After 1 week of culture, the HUVECs were identified using immunofluorescence staining. HUVECs were rinsed with 0.1 M PBS. HUVECs were fixed in 100% methanol at 4°C for 30 min after attaining 90% confluence. Cells were treated with PBS containing 0.25% Triton X-100 (T8200; Beijing Solarbio Science & Technology, Co., Ltd.) for 30 min at room temperature to increase cell permeability. Cells were blocked with 3% bovine serum albumin (cat. no. 37525; Thermo Fisher Scientific, Inc.) in PBS for 60 min at room temperature. The cells were then incubated with rabbit anti-Fac VIII antibody (1:400, ab6994; Abcam) overnight at 4°C. After removing the primary antibody by rinsing with PBS, the cells were cultured with secondary Goat anti rabbit IgG (Alexa Fluor® 488, 1:400, ab150077; Abcam) at room temperature for 2 h in the dark. DAPI (Wuhan Boster Bio Engineering Co., Ltd.) was used to stain the cell nuclei (blue) at room temperature for 10 min. After washing with PBS, the cells were analyzed under a fluorescence microscope (Olympus Corporation, magnification, ×400) and images were captured with a DP70 digital camera (Olympus Corporation), 5 areas of per section were captured. PBS was used in place of the antibodies in the control condition.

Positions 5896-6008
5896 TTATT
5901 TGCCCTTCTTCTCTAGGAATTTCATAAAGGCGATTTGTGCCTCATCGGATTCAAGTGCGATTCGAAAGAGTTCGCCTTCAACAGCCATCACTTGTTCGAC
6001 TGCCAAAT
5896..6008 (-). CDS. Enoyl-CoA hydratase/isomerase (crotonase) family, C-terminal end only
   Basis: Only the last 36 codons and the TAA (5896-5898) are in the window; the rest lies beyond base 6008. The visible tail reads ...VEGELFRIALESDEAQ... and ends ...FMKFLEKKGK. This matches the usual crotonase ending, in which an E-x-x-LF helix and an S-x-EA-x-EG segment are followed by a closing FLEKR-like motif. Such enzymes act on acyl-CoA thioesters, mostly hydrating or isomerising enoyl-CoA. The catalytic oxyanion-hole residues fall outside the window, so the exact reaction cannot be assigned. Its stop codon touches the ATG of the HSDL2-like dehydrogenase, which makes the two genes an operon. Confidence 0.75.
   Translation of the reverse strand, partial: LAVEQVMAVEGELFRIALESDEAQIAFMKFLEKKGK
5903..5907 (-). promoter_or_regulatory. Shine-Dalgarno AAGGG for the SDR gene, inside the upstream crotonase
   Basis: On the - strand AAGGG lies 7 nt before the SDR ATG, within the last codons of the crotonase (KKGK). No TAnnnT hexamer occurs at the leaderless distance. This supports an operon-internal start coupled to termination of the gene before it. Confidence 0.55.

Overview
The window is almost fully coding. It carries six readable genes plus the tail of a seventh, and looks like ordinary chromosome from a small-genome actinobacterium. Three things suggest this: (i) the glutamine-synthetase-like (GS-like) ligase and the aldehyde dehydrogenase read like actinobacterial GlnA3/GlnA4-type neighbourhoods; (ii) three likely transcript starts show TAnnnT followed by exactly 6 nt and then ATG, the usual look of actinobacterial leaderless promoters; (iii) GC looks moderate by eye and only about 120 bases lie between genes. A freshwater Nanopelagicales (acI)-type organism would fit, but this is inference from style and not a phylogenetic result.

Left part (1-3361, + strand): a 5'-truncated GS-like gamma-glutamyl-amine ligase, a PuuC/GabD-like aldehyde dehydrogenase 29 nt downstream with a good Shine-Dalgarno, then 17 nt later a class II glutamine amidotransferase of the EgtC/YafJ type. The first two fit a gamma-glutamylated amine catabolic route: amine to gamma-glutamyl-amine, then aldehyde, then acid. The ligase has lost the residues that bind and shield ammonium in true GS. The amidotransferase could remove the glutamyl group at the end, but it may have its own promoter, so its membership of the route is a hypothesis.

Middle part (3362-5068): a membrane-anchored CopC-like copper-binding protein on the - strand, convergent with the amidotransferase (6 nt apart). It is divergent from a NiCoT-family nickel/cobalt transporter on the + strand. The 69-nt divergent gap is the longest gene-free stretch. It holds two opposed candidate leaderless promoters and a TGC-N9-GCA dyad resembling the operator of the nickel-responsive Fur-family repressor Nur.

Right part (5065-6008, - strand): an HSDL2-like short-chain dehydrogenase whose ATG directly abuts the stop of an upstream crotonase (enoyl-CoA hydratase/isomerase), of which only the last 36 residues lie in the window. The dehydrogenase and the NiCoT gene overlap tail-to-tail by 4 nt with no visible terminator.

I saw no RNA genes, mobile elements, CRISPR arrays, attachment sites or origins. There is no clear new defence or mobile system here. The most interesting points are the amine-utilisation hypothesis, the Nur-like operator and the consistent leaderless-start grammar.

Survival of HUVECs with Ang II treatment

The effects of Ang II (IA0380, Beijing Solarbio Science & Technology, Co., Ltd.) on HUVECs were examined using an MTT assay (cat. no. M2128, Sigma-Aldrich; Merck KGaA). HUVECs were seeded in 96-well plate, and adjusted to 4×103 cells/well with DMEM containing 10% FBS. The cell suspension was divided into several groups for Ang II pretreatment of different concentrations (0, 10−7, 10−6, 10−5 and 10−4 M); the control group remained untreated. As described previously (23), three time points were set (24, 48 and 72 h) to analyze the potential time-dependent effects of the Ang II on cell viability. Subsequently, the plates were incubated with MTT solution for 4 h. The supernatant was removed, and DMSO (cat. no. D2650, Sigma-Aldrich; Merck KGaA) was added to dissolve formazan crystals. The absorbance was measured at 450 nm in a microplate reader.

Reverse transcription-quantitative polymerase chain reaction (RT-qPCR)